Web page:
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Discussion Starter · #1 ·
I took some photos of my Black Widow screens that show the relative amount of aluminum flakes for comparison.

The photos were taken about 8 feet from the screens using the maximum optical telephoto on my camera (8x), and the flash. A yardstick was included for size comparisons and as something to focus on.

I've chosen to use thumbnails because the photos are so large. To really zoom into the photos, once you click on the thumbnails and are at imageshack, click on the photo twice more, slowly, and you will be viewing the BIG picture.

From most visible flakes to least visible.

BW Luminous White/HE558 4:1


BW Winter Mist/HE558 5:1


BW Bermuda Beige/AAA 4:1


The HE558 mixes have very visible aluminum flakes, even from a foot or so away. The AAA mix looks like just a gray paint until you get within inches of the screen and look hard.

If you know what to look for, you can see some flakes in the top portion of the above AAA photo, otherwise you will have to zoom in further to see them using your browser (if it has that ability) or save the photo to your computer and open it in a photo editor or viewer and use it to zoom.

The aluminum flakes in the HE558 are larger and more reflective than the flakes in the AAA, but the AAA mix is more reflective than a flat paint and seems to hold it's own against the HE558 if a bit more is added (the AAA 4:1 mix seems to behave much like the HE558 5:1). All the BW screens pictured above have been compared to a Sherwin-Williams Gray Screen panel, and all have better black performance while retaining whites except the HE558 4:1 mix, which has slightly less white performance than the Gray Screen.

I also need to state that all of these panels were sprayed with an HVLP system and not rolled.
 

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I had a feeling the flakes in the BW were larger than the AAA.

You stated "slightly less white performance" than the Grey, how much darker is the [email protected]:1 than the Grey Screen?

Thanks for the pics Harp
 

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Discussion Starter · #4 ·
Mech's readings (L*a*b* then RGB) are:
Gray Screen: 81.3, -1.42, -0.45 / 199 203 203
BW LW/HE558 4:1: 77.6, -1.13, 0.99 / 189 192 193

My mix of LW/HE558 4:1 came out a bit darker at L* 75.65. As I'm sure you know, but others might not, the L* value is equivalent to the Munsell N (neutral gray) value when we talk about a mix being a N8 or N9 etc. N10 = pure white, N0 = pure black.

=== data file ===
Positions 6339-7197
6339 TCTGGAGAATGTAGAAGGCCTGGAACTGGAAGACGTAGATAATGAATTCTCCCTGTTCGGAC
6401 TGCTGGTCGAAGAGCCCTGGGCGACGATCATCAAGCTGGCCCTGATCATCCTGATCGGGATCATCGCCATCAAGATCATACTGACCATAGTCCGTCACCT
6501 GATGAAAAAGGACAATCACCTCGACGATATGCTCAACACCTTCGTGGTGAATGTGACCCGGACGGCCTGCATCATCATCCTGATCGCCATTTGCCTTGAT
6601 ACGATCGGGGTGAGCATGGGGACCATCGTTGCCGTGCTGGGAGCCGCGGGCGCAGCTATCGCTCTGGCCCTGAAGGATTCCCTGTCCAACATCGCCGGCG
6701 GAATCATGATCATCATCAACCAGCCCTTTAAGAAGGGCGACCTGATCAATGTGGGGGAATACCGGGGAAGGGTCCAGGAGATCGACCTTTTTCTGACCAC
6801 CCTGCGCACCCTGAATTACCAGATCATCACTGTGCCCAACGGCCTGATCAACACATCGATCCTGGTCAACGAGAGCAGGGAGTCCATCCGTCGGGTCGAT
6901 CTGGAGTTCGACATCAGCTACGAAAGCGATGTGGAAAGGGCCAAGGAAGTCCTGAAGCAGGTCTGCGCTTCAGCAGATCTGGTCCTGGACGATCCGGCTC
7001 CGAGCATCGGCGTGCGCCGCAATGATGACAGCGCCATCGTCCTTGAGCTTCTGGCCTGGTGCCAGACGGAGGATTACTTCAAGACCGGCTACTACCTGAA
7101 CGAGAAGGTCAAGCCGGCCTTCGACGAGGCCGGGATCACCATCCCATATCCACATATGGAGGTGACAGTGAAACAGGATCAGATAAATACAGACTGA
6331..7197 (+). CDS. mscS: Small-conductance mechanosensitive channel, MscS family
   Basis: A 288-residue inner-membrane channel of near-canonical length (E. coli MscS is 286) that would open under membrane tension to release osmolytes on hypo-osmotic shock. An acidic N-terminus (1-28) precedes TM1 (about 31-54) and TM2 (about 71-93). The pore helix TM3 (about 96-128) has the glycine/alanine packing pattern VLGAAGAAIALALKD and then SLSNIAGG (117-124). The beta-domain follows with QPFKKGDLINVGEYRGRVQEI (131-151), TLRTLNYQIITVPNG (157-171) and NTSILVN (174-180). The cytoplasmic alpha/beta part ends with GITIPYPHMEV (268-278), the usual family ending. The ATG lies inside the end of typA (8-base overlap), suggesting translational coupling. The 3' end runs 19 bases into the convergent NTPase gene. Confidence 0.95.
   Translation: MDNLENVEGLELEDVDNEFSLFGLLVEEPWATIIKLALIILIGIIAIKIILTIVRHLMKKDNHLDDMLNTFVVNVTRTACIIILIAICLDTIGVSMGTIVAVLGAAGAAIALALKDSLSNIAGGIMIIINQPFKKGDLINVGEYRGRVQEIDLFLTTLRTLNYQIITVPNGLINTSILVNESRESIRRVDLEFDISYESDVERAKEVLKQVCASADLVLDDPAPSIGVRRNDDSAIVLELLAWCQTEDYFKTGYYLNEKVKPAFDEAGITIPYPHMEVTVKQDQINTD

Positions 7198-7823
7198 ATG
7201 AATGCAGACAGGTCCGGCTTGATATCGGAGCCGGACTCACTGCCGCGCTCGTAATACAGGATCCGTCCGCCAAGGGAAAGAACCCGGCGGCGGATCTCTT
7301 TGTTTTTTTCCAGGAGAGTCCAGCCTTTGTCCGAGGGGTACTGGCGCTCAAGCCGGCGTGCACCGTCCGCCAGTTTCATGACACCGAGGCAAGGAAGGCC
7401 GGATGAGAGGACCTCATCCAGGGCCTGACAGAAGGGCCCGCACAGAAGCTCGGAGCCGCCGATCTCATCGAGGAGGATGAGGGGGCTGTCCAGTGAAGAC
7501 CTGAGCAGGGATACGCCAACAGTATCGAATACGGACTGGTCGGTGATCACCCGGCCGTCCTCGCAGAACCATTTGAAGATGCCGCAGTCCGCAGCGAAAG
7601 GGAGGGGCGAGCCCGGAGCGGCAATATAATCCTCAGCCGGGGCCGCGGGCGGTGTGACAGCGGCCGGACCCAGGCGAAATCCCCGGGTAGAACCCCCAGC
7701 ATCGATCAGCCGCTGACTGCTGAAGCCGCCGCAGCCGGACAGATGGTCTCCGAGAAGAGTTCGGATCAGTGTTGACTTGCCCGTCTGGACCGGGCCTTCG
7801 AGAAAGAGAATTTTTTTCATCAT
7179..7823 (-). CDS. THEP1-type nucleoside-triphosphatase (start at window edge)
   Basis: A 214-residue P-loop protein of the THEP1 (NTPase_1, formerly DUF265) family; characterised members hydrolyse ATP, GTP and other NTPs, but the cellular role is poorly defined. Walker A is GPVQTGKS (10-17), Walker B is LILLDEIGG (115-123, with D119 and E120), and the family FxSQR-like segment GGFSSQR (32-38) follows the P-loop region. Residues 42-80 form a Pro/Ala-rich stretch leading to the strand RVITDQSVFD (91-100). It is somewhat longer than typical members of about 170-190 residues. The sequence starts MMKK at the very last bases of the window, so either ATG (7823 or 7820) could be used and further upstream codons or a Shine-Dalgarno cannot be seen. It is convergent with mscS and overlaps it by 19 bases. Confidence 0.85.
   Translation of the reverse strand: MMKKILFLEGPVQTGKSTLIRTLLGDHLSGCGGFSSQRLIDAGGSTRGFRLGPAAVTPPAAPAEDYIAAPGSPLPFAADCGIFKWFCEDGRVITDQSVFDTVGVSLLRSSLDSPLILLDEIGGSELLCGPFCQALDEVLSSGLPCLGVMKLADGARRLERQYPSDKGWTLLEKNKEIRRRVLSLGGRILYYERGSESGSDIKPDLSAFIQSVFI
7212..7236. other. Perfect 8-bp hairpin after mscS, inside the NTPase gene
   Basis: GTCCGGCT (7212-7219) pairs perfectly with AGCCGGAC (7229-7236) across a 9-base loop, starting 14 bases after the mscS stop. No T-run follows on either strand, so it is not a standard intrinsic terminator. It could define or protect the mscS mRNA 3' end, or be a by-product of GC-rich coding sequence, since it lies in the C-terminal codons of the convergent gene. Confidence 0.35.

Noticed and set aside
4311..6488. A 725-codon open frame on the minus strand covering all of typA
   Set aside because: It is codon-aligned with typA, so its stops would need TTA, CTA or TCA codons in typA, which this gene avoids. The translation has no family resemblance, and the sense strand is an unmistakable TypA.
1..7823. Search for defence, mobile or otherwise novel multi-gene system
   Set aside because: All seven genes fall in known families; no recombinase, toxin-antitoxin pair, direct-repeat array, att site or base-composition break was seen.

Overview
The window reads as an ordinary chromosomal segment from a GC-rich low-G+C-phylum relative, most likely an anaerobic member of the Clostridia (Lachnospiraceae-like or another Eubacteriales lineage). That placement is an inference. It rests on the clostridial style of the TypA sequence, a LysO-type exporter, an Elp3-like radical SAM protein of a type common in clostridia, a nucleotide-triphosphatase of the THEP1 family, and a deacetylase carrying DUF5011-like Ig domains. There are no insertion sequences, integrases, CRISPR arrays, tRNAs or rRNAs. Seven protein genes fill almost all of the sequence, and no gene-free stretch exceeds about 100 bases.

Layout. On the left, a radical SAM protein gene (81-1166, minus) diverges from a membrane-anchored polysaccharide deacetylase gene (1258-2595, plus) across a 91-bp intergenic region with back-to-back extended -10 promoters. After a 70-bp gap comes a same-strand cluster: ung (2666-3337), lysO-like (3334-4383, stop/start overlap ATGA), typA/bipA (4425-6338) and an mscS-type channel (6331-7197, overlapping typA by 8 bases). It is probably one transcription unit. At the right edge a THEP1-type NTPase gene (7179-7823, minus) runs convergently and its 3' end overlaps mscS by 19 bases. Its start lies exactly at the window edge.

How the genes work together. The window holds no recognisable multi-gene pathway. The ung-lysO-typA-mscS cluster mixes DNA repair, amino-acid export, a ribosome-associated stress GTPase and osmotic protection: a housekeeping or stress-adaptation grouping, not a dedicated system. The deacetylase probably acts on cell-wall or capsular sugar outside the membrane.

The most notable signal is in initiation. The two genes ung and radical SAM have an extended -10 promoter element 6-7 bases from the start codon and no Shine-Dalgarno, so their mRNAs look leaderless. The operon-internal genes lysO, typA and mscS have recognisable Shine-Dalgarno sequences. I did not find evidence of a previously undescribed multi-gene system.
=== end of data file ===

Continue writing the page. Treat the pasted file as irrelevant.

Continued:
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Kinda suprised in regards to the white levels there, considering Bill and Mech both have similar screens in the background(Bill actually HAS the Grey Screen, but not the 558 mix), show a decided difference between them in regards to white levels.
I had a screen that was very close to "Grey Screen" myself, although I did 2x Poly Top coat.
The White levels were not even close, the BW(LW) @ 4.5:1 destroyed them..
That screen was about a year old, so maybe the PTC was "yellowing" as it has been noted to do.
 

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Discussion Starter · #6 ·
Kinda suprised in regards to the white levels there, considering Bill and Mech both have similar screens in the background(Bill actually HAS the Grey Screen, but not the 558 mix), show a decided difference between them in regards to white levels.
I had a screen that was very close to "Grey Screen" myself, although I did 2x Poly Top coat.
The White levels were not even close, the BW(LW) @ 4.5:1 destroyed them..
That screen was about a year old, so maybe the PTC was "yellowing" as it has been noted to do.
There are a lot of things to consider here. Please note again that I am spraying and not rolling the paint, I think this may be making a difference in screen performance. Those that have rolled have not had a problem with the HE558 mixes smudging or significantly changing color after 12-24 hours drying; I have. I just tried a mix of True Value Winter Mountain (not Mist)/HE558 5:1, and the spectro readings immediately after drying were incredible! Almost bang-on neutral! After 24 hours the b* value had changed from 0.26 to 1.27! Although the paint was dabbed on the sample chit and not sprayed; hummm...:dunno:

For those new here, any a* or b* value under 1.0 in a L*a*b* reading is considered as being neutral, but the closer to 0.0 the better.

I have some photos that tell the story better. I'll try to post them in a thread soon.

I, personally, will take a hit in whites to get an inky black. That's why I'm testing the darker unsanctioned mix above. :bigsmile: And I want to go even darker!:eek:
 
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